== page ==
Network News

X My Profile
View More Activity
The new Washington
Post Weather website
Jump to CWG's
Latest Full Forecast
Outside now? Radar, temps
and more: Weather Wall
Follow us on Twitter (@capitalweather) and become a fan on Facebook
Posted at 11:00 AM ET, 08/26/2010

Forecasting hurricanes: Part 2

By Steve Tracton

Can/will the accuracy and utility of forecasts improve?

* Nice weather! Full Forecast | NatCast | Hurricane Tracking Center *
* The buzz on summer mosquitos | 2010 most extreme weather year? *

This is the second of a two-part series on hurricane forecasting. Part 1 detailed how reliable forecasts are expected to be as the 2010 tropical season finally starts to pick up steam. Part 2 looks at ongoing research into the development of tropical systems and the prospects for improved forecasts.


Satellite image of Hurricane Danielle on Aug. 26, 2010. Credit: NOAA.

Five years after Katrina, there's good news, bad news and some ugly news in the world of hurricane forecasting.

The good news, as covered in Part 1 of this series, is the considerable improvement made over the past few decades in predicting the track of tropical cyclones (TC).

The bad news is that the current accuracy of track forecasts is not good enough beyond a day or two (at most) to provide the reliable information necessary to, for example, confidently narrow watches and warnings to only those coastal regions likely to be affected.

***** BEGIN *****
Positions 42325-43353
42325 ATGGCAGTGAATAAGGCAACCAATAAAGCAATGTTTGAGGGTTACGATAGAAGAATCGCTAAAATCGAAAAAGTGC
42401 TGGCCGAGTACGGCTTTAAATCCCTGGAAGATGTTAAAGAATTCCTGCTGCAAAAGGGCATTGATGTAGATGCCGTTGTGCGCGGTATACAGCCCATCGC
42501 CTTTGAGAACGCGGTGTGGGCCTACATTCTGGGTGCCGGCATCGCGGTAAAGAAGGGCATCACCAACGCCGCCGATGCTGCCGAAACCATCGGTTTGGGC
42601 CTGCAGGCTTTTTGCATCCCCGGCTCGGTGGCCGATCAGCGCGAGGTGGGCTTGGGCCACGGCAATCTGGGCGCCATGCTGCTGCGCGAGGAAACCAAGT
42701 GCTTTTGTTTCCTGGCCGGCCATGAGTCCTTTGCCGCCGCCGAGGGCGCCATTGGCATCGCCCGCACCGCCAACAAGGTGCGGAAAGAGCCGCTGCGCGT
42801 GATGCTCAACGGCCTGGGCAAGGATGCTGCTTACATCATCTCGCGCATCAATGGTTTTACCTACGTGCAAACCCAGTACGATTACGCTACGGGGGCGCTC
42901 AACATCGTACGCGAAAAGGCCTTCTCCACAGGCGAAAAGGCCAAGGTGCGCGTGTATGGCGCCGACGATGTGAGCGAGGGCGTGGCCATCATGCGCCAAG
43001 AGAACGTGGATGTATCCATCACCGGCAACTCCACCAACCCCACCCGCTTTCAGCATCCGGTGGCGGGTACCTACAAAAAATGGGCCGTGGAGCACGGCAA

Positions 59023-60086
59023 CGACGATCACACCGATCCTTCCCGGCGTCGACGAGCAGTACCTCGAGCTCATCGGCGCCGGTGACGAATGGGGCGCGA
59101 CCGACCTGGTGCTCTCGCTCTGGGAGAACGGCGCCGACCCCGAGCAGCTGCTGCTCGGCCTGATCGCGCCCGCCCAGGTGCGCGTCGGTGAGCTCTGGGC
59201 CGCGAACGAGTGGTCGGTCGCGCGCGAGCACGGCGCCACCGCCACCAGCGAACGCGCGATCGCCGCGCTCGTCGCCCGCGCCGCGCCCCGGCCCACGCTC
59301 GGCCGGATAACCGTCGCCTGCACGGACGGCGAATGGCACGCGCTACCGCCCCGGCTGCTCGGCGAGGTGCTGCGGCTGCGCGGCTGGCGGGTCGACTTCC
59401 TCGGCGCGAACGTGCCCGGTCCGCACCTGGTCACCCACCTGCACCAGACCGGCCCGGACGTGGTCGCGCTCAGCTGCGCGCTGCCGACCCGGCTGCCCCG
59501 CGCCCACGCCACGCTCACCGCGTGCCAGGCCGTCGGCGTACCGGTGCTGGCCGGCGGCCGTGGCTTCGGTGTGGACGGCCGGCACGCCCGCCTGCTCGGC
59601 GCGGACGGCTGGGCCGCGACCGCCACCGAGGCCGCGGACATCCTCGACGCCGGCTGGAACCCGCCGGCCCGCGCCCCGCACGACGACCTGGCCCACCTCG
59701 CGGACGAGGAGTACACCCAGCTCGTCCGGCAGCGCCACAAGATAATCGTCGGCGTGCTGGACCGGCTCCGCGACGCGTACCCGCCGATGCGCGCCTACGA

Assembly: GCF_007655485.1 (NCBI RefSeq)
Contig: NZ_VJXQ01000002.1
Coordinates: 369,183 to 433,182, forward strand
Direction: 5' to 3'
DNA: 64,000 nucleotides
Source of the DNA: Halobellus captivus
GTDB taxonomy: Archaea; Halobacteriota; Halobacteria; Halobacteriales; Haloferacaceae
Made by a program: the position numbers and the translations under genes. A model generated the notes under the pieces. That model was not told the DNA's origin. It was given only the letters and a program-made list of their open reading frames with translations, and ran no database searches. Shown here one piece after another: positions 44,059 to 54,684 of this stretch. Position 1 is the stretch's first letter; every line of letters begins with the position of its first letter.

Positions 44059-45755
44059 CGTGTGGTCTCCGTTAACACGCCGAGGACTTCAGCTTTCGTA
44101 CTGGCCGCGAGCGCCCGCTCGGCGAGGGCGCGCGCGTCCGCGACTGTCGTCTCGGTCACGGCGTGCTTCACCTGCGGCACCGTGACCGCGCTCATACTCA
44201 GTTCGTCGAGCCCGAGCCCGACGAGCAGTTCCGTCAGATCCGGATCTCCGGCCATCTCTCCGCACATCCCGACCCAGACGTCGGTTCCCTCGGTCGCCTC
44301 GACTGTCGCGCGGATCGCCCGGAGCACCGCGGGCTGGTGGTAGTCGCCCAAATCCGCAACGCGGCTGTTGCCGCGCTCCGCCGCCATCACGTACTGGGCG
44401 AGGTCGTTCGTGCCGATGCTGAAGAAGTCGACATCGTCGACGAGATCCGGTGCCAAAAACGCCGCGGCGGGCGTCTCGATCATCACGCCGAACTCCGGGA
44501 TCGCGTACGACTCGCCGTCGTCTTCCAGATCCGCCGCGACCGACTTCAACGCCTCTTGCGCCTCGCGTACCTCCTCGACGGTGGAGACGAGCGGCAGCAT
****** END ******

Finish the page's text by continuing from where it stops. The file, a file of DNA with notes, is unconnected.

The ugly news?

That virtually no progress has been made in forecasting TC intensity (maximum wind speed). Really ugly is that there is no skill in predicting rapid changes in intensity nor in a storm's size and structure, which along with a storm's track govern the distribution and radial extent of damaging winds and heaviest rainfall, and help determine where along the coast the storm surge will be at its worst.

Four fundamental requirements are necessary (but not necessarily sufficient) for improving on current TC prediction capabilities:

1. Research directed toward increased knowledge and understanding of the environmental conditions and physical processes associated with TC genesis, evolution and motion.
2. Translating research findings from the best mix of observation platforms (e.g., aircraft, satellite and radar) to describe a storm and its environment (what's happening with the storm "now").